In a posting at the Guardian, Costas Lapavitsas compares the banking crises in Ireland, Iceland, and Cyprus, claiming that "Ireland followed a certain path, determined by the troika and membership of the EMU", and that "[t]he deal currently offered to Cyprus by the troika is along the path of Ireland", whereas "Iceland followed a radically different path, as it is free of the troika and not a member of the EMU."
I submit that, while there is a great deal of similarity between the cases of Ireland and Cyprus-- and difference from that of Iceland -- such similarity has little or nothing to do with the EU.
The EU, or the ECB, or the troika, are convenient whipping boys for European politicians and commentators, and sometimes deservedly so, but this does not seem to be one of those times.
In the case of Ireland, it was Ireland (or the sitting Irish government at the time) that created the problem. Its banks were badly run with poor oversight, which -- not surprisingly -- led to trouble when the financial bubble burst. In the face of this trouble, the Irish government chose not to let the banks fail or to restructure them, but instead to guarantee all lending to Irish banks, without limitation to the EU-standard of EUR 100,000. The result was that, when the banks could not honor their debts, the Irish state was responsible for them.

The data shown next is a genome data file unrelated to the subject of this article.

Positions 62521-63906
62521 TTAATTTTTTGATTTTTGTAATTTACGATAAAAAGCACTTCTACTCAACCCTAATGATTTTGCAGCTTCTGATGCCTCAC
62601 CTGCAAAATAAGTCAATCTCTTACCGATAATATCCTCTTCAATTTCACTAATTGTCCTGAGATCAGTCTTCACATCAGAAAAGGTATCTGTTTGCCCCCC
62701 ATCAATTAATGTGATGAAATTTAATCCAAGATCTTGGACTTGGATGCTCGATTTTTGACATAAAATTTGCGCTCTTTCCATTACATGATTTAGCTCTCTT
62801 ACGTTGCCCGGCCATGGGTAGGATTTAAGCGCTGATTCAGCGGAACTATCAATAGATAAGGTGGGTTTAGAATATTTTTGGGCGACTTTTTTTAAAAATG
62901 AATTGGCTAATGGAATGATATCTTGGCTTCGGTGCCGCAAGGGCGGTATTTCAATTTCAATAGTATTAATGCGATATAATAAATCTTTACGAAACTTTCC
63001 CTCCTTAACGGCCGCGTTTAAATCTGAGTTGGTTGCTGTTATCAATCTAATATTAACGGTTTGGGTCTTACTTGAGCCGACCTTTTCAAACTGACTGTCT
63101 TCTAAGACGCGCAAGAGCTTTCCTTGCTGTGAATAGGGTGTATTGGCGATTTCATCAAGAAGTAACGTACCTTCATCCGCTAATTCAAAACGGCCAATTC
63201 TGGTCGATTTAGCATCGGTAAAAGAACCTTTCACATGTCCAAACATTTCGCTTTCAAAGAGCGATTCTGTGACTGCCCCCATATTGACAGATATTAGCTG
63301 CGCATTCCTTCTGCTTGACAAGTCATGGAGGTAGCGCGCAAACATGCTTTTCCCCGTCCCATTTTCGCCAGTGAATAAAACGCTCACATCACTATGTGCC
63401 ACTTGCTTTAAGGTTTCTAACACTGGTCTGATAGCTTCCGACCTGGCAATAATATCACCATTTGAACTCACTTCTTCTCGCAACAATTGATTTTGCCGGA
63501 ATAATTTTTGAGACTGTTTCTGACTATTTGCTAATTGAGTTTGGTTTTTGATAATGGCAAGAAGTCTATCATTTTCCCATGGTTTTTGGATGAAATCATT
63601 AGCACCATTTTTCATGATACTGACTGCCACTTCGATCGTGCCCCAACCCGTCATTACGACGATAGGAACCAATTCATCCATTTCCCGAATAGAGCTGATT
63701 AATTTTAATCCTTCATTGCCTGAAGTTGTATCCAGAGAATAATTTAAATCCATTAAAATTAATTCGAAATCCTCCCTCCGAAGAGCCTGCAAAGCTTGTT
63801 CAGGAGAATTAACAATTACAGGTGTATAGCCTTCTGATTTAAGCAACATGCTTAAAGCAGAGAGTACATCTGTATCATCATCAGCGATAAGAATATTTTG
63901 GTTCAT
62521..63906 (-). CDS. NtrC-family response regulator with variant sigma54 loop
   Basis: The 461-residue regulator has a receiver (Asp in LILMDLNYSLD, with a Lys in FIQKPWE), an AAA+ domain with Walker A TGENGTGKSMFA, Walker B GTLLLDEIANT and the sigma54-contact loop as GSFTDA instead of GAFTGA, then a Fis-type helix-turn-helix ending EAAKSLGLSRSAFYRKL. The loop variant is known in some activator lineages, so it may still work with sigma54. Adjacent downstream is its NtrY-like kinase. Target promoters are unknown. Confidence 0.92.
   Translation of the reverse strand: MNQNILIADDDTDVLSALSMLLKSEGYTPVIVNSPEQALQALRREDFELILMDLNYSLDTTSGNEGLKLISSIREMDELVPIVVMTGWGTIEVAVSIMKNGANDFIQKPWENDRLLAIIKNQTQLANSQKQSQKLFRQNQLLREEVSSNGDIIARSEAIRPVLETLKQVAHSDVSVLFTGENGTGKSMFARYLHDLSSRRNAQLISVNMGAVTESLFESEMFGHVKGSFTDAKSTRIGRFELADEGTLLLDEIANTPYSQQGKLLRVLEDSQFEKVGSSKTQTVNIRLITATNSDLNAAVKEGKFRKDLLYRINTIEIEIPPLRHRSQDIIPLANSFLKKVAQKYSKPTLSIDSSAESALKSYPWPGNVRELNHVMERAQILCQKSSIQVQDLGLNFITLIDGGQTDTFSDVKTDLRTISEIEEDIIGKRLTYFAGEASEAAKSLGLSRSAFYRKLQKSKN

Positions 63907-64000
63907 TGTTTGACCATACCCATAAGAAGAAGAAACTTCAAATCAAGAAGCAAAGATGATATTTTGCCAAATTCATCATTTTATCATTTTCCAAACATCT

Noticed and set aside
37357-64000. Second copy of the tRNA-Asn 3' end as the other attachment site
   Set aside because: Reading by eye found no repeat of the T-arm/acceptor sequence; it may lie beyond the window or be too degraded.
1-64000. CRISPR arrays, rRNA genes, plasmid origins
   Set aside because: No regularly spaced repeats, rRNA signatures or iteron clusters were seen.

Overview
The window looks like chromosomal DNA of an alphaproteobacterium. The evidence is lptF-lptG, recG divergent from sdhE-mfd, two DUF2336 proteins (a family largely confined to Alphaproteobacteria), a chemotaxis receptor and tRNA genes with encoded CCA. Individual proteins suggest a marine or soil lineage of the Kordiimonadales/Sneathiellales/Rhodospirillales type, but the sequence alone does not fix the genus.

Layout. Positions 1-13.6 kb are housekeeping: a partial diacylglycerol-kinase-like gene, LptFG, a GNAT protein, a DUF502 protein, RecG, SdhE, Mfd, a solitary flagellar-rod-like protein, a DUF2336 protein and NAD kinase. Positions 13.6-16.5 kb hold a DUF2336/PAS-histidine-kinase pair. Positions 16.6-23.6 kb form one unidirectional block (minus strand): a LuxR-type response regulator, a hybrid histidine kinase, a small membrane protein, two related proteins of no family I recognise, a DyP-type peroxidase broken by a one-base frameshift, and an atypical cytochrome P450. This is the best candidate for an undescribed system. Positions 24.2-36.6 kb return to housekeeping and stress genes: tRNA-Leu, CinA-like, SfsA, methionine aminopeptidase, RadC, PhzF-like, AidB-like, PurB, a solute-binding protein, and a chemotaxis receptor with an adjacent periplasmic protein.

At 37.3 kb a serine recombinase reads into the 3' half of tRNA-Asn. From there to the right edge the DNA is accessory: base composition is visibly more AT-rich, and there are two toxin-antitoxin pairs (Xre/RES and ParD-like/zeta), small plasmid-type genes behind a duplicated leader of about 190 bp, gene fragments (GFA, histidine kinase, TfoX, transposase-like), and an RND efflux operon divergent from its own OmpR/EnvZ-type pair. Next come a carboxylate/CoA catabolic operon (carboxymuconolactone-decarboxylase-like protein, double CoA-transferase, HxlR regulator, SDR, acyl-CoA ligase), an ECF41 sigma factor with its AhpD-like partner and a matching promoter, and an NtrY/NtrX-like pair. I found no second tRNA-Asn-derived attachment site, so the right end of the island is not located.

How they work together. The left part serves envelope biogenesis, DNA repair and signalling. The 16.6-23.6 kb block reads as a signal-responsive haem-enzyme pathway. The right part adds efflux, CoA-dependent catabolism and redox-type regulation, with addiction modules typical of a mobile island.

The role of the EU in this matter was limited to insisting that the Irish state honor the commitments it had made in choosing to guarantee all bank debt.
The case of Cyprus is similar. The role of the trioka has been to offer a loan of "only" 10 thousand million euros, arguing (reasonably, in the opinion of many) that a loan almost equal to Cyprus's entire GDP is not realistic. The details of the agreement arrived at, with small as well as large depositors being required to pay, were at the insistence of the Cypriots, not the troika.
Certainly Cyprus could have acted similarly to Iceland, by restructuring their banks and/or putting the costs onto the large depositors (those accounts above the EUR 100,000 guarantee level), but the Cypriots chose a different course. Perhaps the Cypriots felt that putting the costs on large depositors would put at risk the flow of money into and through Cyprus, and that it was important to preserve the contours of their banking system. But that was a choice the Cypriots made.